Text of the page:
Yet if there are fewer blue collar workers, there are more public employes joining unions. These tend to be younger and better-educated, include more women and minorities, and demand more of a voice in corporate policymaking. The prebailout Chrysler settlement, in which workers give up benefits in exchange for power on the board of directors, may be a prototype of trends to come. Sitting down with management as the same table was unthinkable during George Meany's heyday, yet in the past 10 years almost all major unions have elected new presidents, who are characterized less by bluster than by better education and technical skills.
At the start of the Seventies, Ralph Nader won a $425,000 invasion of privacy suit against. General Motors because the auto giant used spies in an effort to discredit him after he declared their cars unsafe. The consumer movement was in its heyday. And an oil slick off Santa Barbara precipitated a great environmental wave. While Big Business bellyached and the White House balked, Congress appeared eager to get on the bandwagon.
The result was a crop of new laws, new regulations and new agencies. Those that were to become the most controversial included the Environmental Protection Agency, the Occupational Safety and Health Administration, the Employe Retirement Income Security Act and the Consumer Product Safety Commisson. Another bellwether agency, which would have lobbied government on behalf of consumer causes, died aborning.
By the end of the decade, the tide was going out on consumerism. The Federal Trade Commission was being virtually dismantled as Congress, under pressure from interest groups, stopped one investigation after another. Public sentiment, exemplified by Proposition 13, turned against more government intrusion into private lives and its attendant costs. Rising inflation and a declining economy gave credence to business and labor complaints that excess regulation was restricting their growth and endangering employment. Moderation became the watchword: Some deadlines on exhaust emissions were extended in response to pleas from the beleaguered auto industry; small businesses, which were the hardest hit by costly paperwork required to comply with OSHA and ERISA regulations, were exempted.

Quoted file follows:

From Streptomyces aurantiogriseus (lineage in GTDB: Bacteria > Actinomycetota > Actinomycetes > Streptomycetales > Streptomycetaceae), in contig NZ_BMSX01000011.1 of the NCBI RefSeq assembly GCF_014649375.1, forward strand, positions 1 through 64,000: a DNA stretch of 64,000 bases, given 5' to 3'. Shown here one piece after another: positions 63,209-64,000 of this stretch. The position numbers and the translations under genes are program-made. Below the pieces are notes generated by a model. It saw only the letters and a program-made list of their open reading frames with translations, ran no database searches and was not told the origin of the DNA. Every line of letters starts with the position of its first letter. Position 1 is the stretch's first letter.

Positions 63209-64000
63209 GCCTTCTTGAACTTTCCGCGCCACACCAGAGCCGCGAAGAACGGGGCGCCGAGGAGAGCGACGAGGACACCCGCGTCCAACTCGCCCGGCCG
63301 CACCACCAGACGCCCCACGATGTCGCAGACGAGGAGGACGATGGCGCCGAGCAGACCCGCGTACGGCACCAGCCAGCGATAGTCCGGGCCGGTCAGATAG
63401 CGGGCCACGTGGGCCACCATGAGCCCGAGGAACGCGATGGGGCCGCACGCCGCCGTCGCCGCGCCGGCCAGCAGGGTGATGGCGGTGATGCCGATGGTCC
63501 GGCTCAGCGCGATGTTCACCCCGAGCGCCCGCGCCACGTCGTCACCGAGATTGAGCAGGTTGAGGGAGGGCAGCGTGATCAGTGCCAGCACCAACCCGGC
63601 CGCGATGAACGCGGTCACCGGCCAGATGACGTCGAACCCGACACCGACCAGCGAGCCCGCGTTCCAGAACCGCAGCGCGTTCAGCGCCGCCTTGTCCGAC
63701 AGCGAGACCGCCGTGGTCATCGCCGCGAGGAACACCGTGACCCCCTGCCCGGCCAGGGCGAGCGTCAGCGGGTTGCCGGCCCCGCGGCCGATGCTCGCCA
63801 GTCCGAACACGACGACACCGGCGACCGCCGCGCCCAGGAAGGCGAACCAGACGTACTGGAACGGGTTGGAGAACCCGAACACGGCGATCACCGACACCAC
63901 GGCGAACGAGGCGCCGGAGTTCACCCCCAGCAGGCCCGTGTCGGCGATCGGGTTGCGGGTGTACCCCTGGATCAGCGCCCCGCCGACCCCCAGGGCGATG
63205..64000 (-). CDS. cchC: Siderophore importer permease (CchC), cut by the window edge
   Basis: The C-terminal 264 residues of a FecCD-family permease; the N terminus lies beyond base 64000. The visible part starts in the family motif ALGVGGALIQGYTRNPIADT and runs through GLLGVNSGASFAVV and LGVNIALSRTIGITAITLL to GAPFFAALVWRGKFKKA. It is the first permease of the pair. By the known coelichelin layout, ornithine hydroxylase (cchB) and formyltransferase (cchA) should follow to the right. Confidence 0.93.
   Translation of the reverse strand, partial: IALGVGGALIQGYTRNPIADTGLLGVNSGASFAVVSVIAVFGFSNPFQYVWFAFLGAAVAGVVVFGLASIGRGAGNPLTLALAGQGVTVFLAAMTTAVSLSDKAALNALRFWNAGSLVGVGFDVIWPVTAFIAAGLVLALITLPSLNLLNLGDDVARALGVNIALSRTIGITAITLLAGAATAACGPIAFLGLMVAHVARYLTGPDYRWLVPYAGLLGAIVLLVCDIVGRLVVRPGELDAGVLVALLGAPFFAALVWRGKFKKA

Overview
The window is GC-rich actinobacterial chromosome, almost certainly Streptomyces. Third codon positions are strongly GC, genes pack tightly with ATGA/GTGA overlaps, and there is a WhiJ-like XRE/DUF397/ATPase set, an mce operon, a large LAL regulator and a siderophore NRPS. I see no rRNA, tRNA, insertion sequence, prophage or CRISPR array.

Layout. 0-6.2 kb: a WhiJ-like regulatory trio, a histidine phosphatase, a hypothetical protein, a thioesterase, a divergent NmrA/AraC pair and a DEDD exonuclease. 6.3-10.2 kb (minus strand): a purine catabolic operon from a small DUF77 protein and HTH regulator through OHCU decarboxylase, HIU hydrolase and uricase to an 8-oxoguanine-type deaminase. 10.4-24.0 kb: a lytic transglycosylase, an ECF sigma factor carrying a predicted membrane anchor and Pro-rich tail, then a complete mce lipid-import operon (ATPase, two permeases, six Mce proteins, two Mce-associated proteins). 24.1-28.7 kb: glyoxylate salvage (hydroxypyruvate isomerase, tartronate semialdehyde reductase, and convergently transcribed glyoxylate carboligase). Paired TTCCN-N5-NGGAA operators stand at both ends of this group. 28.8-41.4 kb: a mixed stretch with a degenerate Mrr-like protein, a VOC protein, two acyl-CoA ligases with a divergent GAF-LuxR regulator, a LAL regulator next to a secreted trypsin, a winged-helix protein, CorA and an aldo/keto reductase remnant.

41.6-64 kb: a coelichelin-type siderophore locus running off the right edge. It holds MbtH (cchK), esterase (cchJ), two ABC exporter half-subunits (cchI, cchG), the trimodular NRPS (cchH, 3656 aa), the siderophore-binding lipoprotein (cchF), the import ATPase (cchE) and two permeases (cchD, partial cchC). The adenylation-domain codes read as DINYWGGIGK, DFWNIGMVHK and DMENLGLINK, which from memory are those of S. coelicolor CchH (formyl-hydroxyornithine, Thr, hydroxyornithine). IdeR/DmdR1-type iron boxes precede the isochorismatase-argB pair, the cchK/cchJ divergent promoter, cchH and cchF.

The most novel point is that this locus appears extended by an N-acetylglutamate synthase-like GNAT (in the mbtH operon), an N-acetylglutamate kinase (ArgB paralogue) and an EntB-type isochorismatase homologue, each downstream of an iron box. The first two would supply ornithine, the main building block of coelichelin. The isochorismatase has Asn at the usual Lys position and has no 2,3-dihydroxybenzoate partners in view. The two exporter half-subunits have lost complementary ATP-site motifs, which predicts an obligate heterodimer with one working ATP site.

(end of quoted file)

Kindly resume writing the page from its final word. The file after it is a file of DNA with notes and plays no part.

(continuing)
Big Business felt itself under attack from both consumers and government during much of the '70s. The oil companies still smarted as they ended. Public confidence in major companies, as measured by pollster Louis Harris, dropped. In 1971, some 27 percent of those surveyed expressed a "great deal" of confidence compared with 18 percent in 1979, although fully half the same showed "some" confidence throughout.
By decade's end, the public had come to expect from business what militants had demanded 10 years earlier, according to Larry Wiseman, vice president of Yankelovich, Skelly and White. On the other hand, as inflation's grip on John Q. Public's pocketbook became stronger, he, like his government, began to recognize the need for trade-offs between the ideal and the cost-feasible. Consumerism had become institutionalized.
During the decade America's youth who has waved banners protesting polluters or "obscence profits" began to drop them in favor of briefcases. Oh, they were still capable of turning out on occasion to protest nuclear power. But at the same time record numbers of men and women studied economics and business management as well as science and technology, foresaking the favorite subjects of the previous decade, sociology and religion.
Was it the recession of 1974-75 or the simple necessity of getting a good job when starting a family that caused the change? Or was it the fact that Americans lost their economic innocence during the '70s?
As the Sobering Seventies ended, the party was over for a generation drunk on the almighty dollar and American invincibility. The Me Decade, still incredulous that the music has stopped, staggered into the chilling dawn of the Eighties.